In all, the Bolt should provide 200 miles of electric driving range, make 200 horsepower with an output of 266 foot-pounds of torque. This model’s 0-to-60 mph time should come in at just under 7 seconds with a top speed of 91 mph.
Taking long trips with an electric vehicle means finding a public charging station and making the connection. Although a 240-volt connection adds 50 miles of range in under two hours, customers will be on the hunt for an SAE combo DC fast charge connection, what adds 90 miles in about 30 minutes. That’s long enough for most people to take a meal break before continuing on with their journey.
Tesla Model 3 Advantages
Some people have argued that the Tesla Model 3 has several advantages over the Bolt, including its slightly longer range as well as the free Tesla charging network. Certainly, an estimated 15-mile range advantage is welcome, but it isn’t significantly better than what the Bolt should deliver.
And as for connecting to the Tesla supercharger network, Model 3 owners will have access. What isn’t known yet is whether they’ll have to pay for it points out . With far more customers queuing to tap the network, imagine the lines that may form in some places, especially in car-crazy California.
Fully Revealed Bolt
Another matter not settled with the Model 3 is what the interior will look like. Tesla’s introduction focused on the vehicle’s exterior (sans grille) and provided only a cursory examination of the cabin. Musk took to Twitter in the days following the big unveiling and addressed those concerns, noting that a followup reveal will show what the automaker has in mind.
As for the Bolt, GM has revealed several things about this EV, especially from a technology standpoint.
Specifically, the Bolt will feature a 10.2-inch Chevrolet MyLink color touchscreen display. GM describes it as a customizable, widget-based with a flip-board style operation.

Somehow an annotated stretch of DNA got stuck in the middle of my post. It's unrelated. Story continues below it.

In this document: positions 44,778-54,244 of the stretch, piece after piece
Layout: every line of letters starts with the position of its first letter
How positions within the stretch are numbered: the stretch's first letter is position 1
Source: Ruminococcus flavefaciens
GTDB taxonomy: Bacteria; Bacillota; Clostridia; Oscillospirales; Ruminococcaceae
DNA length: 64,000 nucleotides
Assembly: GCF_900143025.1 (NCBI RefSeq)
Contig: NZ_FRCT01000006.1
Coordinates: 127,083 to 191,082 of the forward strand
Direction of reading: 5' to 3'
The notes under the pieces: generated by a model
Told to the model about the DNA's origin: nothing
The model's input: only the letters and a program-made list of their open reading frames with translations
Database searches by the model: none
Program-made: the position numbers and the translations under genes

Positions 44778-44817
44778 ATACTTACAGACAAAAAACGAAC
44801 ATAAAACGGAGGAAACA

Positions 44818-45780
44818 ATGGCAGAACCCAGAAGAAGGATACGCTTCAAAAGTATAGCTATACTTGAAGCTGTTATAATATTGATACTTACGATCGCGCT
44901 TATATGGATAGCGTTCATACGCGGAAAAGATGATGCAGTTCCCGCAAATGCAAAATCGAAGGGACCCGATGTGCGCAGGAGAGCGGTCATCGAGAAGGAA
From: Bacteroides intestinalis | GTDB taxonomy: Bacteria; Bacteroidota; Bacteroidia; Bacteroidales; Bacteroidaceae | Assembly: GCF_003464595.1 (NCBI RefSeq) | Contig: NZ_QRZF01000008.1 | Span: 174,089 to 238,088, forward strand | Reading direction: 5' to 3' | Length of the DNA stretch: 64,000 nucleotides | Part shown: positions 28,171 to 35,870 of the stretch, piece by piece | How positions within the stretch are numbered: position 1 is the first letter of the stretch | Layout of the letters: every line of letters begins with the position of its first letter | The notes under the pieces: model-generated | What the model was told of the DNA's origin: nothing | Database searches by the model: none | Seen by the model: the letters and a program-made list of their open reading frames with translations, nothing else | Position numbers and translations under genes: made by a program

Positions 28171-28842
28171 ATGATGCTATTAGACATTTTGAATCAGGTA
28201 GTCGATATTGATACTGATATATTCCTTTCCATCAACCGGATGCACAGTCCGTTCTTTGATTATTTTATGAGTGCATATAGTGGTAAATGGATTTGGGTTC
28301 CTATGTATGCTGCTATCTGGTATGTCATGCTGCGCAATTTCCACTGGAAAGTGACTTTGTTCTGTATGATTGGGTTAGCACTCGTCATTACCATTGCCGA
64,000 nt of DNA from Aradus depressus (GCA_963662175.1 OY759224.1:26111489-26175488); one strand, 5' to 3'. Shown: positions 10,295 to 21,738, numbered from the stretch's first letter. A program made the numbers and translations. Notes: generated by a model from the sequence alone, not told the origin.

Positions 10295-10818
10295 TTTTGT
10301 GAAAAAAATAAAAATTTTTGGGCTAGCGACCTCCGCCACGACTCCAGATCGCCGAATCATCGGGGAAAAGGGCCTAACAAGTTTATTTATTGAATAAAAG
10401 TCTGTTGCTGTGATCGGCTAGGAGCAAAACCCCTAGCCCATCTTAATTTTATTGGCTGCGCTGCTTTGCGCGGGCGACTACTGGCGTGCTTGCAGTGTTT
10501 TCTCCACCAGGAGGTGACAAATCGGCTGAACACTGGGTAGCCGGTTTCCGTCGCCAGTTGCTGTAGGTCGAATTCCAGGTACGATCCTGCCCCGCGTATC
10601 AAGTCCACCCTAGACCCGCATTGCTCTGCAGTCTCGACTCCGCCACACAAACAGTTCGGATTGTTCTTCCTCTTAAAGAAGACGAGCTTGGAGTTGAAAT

A rear view camera will be standard, but what may be most fascinating is “surround vision” providing a bird’s-eye view of what’s around the Bolt, a safety advantage realized when driving at low speeds as well as when parking.
App, Navigation, and Gamification
Chevrolet Bolt owners will also have access to the MyChevrolet Mobile App, proving owner and vehicle information and functions, including remote start, vehicle charge status, cabin pre-conditioning, and other features.
To aid drivers as they search for charging stations, the Bolt’s navigation system will be geared toward finding the most efficient routes and provide locations of nearby charging stations, if needed. And in acknowledging the growth of vehicle connectivity and “gamification,” Bolt owners will eventually be able to “compete” with each other by comparing driving styles, including identifying who is the most efficient. That feature won’t become available until sometime after the Bolt arrives.
Chevrolet v. Tesla
GM is a pioneer in electric vehicles, although its 1990s EV-1 never made it into full production. Introducing its plug-in hybrid electric Chevrolet Volt in 2011 has given this automaker an important advantage over most other traditional automakers.
On the other hand, Tesla Motors is the industry’s disruptive force and so far is winning the hearts and minds of the media, the people who plan to buy the Model 3, as well as individuals who might never have considered an EV in the past, but are intrigued by all things Tesla. GM will have at least a year’s lead time to make a case for the Chevrolet Bolt for what may very well be the most important product introduction of our day.
See Also — Give Me a “B” for Chevrolet Bolt
Photos courtesy of General Motors Company and Tesla Motors.